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Georgia Guard trains at UGA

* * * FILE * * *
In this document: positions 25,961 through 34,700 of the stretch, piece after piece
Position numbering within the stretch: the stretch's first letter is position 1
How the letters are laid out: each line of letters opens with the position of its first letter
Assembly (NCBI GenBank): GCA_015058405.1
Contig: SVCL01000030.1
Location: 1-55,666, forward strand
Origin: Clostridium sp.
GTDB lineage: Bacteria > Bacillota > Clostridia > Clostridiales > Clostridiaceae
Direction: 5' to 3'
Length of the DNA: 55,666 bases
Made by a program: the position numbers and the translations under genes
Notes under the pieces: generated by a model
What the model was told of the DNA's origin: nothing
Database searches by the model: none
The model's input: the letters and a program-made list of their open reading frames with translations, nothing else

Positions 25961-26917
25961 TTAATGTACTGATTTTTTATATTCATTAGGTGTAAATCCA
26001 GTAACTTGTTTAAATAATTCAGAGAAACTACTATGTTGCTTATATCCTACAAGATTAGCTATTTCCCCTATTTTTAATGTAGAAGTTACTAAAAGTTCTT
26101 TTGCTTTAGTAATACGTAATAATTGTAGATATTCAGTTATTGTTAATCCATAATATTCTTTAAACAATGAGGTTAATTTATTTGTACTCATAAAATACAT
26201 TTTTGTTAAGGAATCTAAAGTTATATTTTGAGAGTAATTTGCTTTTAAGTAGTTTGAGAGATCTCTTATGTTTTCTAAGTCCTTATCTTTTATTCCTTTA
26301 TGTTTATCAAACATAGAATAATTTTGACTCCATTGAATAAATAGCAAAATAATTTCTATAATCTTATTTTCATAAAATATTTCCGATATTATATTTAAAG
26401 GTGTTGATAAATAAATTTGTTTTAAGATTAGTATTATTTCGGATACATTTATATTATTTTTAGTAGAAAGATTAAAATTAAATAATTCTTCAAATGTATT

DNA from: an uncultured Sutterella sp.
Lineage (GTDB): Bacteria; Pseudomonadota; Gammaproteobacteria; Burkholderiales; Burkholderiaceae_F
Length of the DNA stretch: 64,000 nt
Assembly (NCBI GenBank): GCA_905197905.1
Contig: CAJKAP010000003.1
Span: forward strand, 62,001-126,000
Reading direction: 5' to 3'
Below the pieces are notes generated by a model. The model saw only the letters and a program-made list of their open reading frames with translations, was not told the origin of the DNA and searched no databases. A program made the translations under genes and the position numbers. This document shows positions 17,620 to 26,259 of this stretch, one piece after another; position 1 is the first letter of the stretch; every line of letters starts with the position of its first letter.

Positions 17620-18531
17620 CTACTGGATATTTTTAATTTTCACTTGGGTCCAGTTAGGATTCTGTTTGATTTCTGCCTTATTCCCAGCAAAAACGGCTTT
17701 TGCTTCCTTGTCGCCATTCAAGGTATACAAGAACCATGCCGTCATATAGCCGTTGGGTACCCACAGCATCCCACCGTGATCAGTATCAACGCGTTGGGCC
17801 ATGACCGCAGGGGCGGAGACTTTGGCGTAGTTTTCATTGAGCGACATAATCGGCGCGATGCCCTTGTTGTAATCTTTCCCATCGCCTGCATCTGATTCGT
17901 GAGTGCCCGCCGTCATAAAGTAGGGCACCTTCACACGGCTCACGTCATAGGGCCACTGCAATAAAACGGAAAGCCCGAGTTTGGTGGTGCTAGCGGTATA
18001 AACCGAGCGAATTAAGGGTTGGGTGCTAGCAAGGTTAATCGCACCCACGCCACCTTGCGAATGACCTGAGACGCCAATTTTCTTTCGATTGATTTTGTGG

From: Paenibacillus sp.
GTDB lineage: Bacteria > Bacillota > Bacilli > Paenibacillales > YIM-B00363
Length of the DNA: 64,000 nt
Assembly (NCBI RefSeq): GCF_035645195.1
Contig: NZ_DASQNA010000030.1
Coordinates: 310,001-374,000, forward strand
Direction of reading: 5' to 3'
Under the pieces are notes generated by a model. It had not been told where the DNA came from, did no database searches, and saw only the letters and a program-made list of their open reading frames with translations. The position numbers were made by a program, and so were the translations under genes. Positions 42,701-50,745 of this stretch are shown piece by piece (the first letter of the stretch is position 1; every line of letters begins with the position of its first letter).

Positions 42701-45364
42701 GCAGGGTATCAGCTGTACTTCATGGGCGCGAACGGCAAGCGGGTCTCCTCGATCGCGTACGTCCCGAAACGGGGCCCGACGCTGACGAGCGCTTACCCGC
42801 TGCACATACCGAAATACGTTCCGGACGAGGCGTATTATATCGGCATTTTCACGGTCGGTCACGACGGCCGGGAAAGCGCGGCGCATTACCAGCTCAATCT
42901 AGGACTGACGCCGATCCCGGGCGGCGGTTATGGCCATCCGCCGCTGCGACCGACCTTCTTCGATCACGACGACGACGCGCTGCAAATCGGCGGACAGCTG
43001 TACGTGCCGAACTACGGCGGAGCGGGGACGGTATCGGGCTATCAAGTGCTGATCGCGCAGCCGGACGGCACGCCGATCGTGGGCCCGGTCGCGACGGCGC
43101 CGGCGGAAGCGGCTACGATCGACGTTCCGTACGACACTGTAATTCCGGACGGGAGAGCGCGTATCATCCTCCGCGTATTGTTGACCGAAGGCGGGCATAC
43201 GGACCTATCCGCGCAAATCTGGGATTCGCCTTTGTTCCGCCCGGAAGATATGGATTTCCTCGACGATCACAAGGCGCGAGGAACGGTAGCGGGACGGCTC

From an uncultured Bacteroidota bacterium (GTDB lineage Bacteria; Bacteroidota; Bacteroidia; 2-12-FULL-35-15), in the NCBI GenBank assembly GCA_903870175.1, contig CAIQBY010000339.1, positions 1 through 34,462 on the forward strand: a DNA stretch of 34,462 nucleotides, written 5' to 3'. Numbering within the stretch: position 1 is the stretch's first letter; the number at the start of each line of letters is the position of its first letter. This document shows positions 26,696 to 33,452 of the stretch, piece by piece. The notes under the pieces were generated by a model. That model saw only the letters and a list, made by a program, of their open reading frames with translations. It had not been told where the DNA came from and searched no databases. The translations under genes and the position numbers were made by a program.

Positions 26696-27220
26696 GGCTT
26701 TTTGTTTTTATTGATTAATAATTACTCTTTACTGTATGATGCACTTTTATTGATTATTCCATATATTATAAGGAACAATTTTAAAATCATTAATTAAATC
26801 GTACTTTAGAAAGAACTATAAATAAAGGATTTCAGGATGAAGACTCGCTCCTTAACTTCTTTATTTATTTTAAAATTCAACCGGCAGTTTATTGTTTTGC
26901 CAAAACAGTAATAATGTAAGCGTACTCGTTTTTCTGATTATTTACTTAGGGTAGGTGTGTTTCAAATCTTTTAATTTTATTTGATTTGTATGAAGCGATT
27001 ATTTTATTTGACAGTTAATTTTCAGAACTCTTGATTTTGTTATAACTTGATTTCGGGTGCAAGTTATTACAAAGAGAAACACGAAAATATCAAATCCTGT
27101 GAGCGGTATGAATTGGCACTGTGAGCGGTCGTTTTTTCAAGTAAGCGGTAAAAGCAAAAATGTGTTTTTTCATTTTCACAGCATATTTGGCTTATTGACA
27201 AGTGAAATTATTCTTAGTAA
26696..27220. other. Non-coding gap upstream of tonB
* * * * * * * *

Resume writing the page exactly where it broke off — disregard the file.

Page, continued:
first_img“Assalamu alaikum,” or “peace be upon you,” will soon be a common greeting for a team of Georgia National Guardsmen as they learn to speak Pashto. The group will deploy to Afghanistan this May on a special mission to revitalize the war-torn country’s agriculture industry. University of Georgia agricultural experts helped arm them with the knowledge to do it. In February, 21 members of the National Guard’s 201st Agribusiness Development Team visited the UGA campus in Athens to get hands-on training from specialists with the College of Agricultural and Environmental Sciences. The guardsmen learned about irrigation, crop production, pest management, soils assessment, livestock management and food storage. “This not a typical training session for us, but when the Georgia National Guard asked for help, we wanted to do all we could,” said Steve Brown, assistant dean for UGA Cooperative Extension. “While our scientists may not be experts in Afghan agriculture, the basics are the same worldwide.”Essential SkillsExperts also taught the guardsmen how to hold and care for chickens, care for a beehive, prune fruit trees and milk cows. These are essential skills for a country whose agriculture industry is decades behind those of developed countries. “Milk is a big carrier of diseases like salmonella, tuberculosis, listeria and E. coli,” said Steve Nickerson, UGA dairy scientist. “We are teaching them how to collect the milk in sanitary ways to limit the transmission of disease. They use open systems in Afghanistan to collect milk; if you handle it wrong, you could be killing kids.” The handpicked guard unit is based at Fort Gordon in Augusta, Ga., but members hail from across the state. The team consists of engineers, teachers, pesticide applicators, veterinarians, marketing experts and farmers. It also includes four UGA grads: Gary Church, Warnell School of Forestry and Natural Resources; Carmen Benson, CAES; George McCommon, CAES and College of Veterinary Medicine; and Catherine Tait, Franklin College of Arts and Sciences. “UGA provides the technical expertise and the experience for this education,” said Lt. Col. Ken Baldowski, media relations officer for the Georgia National Guard. “Afghans are using farming methods that are hundreds of years old in a soil that is depleted of all nutrients. The talent, expertise and knowledge shared with us at UGA will help us to perform this important mission.”The Mission“This is a very different mission for us,” Baldowski said. “While Georgia Guardsmen have been deployed to Afghanistan for more than 10 years, now we are arriving with technology and agricultural know-how to share with the Afghan farmers. We hope these methods and insights will help them to produce crops to feed their families and possibly to create a viable agricultural export product.” More than 80 percent of Afghanistan residents are farmers but lack the knowledge to produce viable crops and productive yields. “Afghanistan may be a high-tech battlefield,” said Col. Williams, who commands Augusta’s 201st Regional Support Group, “but its agricultural practices are like those of America’s during the 1900s, or in some cases the 1800s. And the income of its people, especially the farmers, is in terrible shape.” Thirty years of war and prolonged drought have set Afghan farmers way back, said Williams, who will lead the first of three ADT teams to Afghanistan this spring. Georgia is the 13th state to send a specialized ADT team to Afghanistan. The 201st will replace a group from Nevada when they arrive in May. “Our job will be to help the Afghans change their practices through education, mentorship and ‘easy-to-train, easy-to-sustain’ crop, livestock, water and land-management projects that fit their culture and environment,” Williams said. RebuildingPotatoes, apples, apricots, wheat and eggplant are staples for Afghan farmers. Obstacles like watershed management, lack of refrigeration, limited access to markets and quality seed sources, and transportation hurdles make rebuilding the Afghanistan agriculture industry difficult. “Our goal is to assist the government in administering these programs by mentoring them so that the government can run them,” Williams said. “Assisting the farmers and villages in creating markets for their food so they can be more self-sufficient and not dependent on foreign imports is a key component to our mission.” “Assalamu alaikum” is usually uttered with one hand over the heart to show sincerity. Although the National Guard team is being deployed, they all volunteered to be a part of this team. A sincere desire to help the Afghan people improve their farming practices and better their lives – and the future of their country – is at the heart of their mission.“Even though we are in some dangerous territory, they are good people and that is what is rewarding,” Williams said. “They are no different than us. The way things get done is through relationships. Loyalty and commitment is very important to them, as it is to us.”last_img read more